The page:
But where are we now? Although the percentage of transgender patients born will not change, being that there are differences in the brain of transgender patients, there will be more “coming out” as their acceptance in the “community of life” is better. More will be requesting facial feminization. I do not know the percentage of transgender patients requesting feminization now, but in my experience, it was probably not >30%. That may be changing as there are more surgeons doing the surgery and to various degrees, they are busy. Many university medical centers now are starting transgender medicine programs. But I do not know whether these programs are doing a significant number of facial feminizations or more psychological support systems and perhaps top and bottom surgery. In the past, a much higher percentage of transgender patients underwent top and bottom surgery rather than facial feminization. Businesses are now making all aspects of sex care more available to their employees as well. Also, private and government insurance are now more involved. It has come to my attention that many hospitals are trying to capitalize on this and charging exorbitant fees for OR time and hospitalizations. The transgender political world is going a bit crazy at the moment.

But who is going to do the facial surgery? This is not routine surgery learned by watching one and then doing one. I have very strong opinions about the appropriate training necessary before even starting to learn the operations. I will use male to female surgery as an example but the same applies to female to male surgery. The basic issue is that the female skull is smaller than the male skull. So, in facial feminization surgery (FFS), the lower face requires reduction genioplasties, jaw and angle reductions, as well as occasional Le Fort I's, mandibular advancements and setbacks. Therefore, one must have significant maxillofacial training. In the upper face, I devised 4 operations for feminization. The Type I operation is the least commonly found situation and involves bony removal but no osteotomy. The Type III which is far and away the most common, requires extensive osteotomies, and sometimes requires harvest of additional cranial bone grafts. On rare occasion, the dura may be seen and even rarer there can be a dural leaks. On those occasional cases where there is a complete frontal sinus nasal cavity obstruction, one should better know how to correct these problems. They happen. In summary, I would demand, if it was up to me, that anyone doing upper facial FFS be craniofacial trained, not just watching 2 or 3 cases as a resident.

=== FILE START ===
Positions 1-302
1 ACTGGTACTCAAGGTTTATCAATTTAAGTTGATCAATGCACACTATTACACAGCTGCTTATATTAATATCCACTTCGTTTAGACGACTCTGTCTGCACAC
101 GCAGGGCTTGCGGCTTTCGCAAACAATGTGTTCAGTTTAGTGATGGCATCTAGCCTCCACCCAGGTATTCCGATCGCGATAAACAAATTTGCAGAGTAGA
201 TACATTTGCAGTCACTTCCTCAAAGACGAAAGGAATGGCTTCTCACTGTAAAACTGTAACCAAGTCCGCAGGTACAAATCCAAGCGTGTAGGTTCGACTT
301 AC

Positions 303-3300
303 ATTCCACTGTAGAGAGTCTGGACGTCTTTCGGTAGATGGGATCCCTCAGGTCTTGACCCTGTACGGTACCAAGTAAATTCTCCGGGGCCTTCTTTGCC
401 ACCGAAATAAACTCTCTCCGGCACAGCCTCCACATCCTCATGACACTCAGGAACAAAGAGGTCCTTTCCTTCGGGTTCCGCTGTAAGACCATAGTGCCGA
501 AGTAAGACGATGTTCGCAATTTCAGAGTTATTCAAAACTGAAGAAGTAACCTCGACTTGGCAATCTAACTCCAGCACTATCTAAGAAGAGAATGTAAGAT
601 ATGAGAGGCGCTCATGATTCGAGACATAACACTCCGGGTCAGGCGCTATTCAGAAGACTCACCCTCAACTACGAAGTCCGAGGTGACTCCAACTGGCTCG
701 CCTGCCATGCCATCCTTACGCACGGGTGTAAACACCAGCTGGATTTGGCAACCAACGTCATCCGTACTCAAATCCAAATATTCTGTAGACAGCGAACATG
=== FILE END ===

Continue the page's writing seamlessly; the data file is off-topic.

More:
Being transgender is not the result of mother dressing Robert in too much pink one day and she became Roberta. There is a known and published difference in the brain of transgender patients. The great majority of my patients seem to have greater than average intelligence. Many have been very successful. Three of my patients have been put up for a Nobel prize, 2 should have gotten it. Some of the stories of their lives will bring tears to your eyes. But there are many stories that are extremely funny. Unfortunately, 6 of my patients have committed suicide, generally at least a few years after their surgery. My point in mentioning all of the above is that if you are really interested in doing this surgery, please do not do it just for the income. You and your staff must understand their issues, lives, and objectives. It can be very complex and you must have tremendous compassion for them.

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1. Farkas LG. Anthropometry of the Head and Face in Medicine. New York, NY: Elsevier; 1981.
2. Riolo ML, Moyers RE, McNamara JA. An Atlas of Craniofacial Growth: Cephalometric Standards From the University School Growth Study, The University of Michigan. Michigan, Ann Arbor, MI: The University of Michigan; 1974.
© 2019 by Mutaz B. Habal, MD.